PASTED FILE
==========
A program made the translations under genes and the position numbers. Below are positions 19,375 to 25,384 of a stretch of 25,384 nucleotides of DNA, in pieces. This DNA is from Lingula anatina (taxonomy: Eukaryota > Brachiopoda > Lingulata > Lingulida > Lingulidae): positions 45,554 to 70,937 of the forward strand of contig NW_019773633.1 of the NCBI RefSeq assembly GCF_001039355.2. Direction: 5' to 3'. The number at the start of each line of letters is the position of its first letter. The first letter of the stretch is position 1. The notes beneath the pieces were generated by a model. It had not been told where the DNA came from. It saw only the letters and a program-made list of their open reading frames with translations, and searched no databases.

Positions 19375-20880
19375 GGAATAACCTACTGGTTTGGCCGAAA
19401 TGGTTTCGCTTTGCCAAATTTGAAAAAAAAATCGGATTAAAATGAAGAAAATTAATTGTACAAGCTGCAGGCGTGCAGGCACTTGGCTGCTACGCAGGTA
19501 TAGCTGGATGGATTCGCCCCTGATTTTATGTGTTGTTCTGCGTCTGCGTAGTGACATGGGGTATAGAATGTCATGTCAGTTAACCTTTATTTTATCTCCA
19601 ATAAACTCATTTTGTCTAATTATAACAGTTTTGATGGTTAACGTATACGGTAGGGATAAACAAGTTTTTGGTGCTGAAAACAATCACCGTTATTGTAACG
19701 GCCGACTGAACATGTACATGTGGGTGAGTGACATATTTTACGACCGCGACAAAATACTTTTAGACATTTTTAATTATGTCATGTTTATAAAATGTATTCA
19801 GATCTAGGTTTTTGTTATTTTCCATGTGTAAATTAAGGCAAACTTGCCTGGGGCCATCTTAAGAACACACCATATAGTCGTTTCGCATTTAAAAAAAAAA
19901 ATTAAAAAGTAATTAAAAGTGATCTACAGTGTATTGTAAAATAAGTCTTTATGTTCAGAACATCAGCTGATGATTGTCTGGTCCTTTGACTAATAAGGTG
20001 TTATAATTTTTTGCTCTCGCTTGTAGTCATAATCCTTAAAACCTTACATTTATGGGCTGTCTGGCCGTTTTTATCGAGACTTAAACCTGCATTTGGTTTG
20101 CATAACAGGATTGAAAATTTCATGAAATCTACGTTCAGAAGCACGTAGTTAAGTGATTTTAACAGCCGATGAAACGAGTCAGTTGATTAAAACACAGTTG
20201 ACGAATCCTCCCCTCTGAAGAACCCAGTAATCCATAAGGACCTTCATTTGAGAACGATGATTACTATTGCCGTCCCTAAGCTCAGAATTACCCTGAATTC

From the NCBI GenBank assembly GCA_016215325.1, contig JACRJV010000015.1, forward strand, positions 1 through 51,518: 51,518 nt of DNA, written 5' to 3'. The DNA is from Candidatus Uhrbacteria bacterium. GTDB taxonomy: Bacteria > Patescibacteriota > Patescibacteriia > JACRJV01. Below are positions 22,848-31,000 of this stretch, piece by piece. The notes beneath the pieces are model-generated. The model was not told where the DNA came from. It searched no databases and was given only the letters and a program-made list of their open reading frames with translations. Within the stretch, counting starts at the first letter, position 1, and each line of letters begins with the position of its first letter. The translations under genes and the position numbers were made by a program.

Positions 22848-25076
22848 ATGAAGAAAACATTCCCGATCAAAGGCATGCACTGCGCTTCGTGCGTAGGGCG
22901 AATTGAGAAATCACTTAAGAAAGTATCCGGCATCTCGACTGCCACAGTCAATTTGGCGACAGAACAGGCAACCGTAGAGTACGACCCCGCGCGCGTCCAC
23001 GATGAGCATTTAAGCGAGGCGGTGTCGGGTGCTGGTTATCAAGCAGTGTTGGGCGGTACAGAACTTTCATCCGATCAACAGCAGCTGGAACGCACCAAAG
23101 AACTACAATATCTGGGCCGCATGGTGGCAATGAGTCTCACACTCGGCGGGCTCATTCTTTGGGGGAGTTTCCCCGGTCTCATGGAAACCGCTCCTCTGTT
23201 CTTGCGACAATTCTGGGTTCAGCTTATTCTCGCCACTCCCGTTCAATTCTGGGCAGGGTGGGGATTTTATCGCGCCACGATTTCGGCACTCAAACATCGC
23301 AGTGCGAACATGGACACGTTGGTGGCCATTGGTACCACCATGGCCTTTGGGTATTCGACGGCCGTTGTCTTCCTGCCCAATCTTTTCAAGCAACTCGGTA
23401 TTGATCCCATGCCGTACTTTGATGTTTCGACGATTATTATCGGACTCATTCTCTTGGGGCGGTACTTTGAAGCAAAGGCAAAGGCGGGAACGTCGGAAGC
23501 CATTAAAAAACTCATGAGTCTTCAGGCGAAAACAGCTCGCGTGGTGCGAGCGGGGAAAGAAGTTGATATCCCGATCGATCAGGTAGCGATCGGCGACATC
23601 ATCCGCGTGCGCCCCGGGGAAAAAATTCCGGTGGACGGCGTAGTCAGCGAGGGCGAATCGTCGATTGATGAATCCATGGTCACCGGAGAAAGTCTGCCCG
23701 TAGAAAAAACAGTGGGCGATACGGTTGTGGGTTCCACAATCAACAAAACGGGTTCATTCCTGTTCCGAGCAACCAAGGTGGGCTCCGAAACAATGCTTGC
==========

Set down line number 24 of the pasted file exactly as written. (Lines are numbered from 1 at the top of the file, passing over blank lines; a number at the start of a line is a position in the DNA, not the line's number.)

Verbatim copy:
23701 TAGAAAAAACAGTGGGCGATACGGTTGTGGGTTCCACAATCAACAAAACGGGTTCATTCCTGTTCCGAGCAACCAAGGTGGGCTCCGAAACAATGCTTGC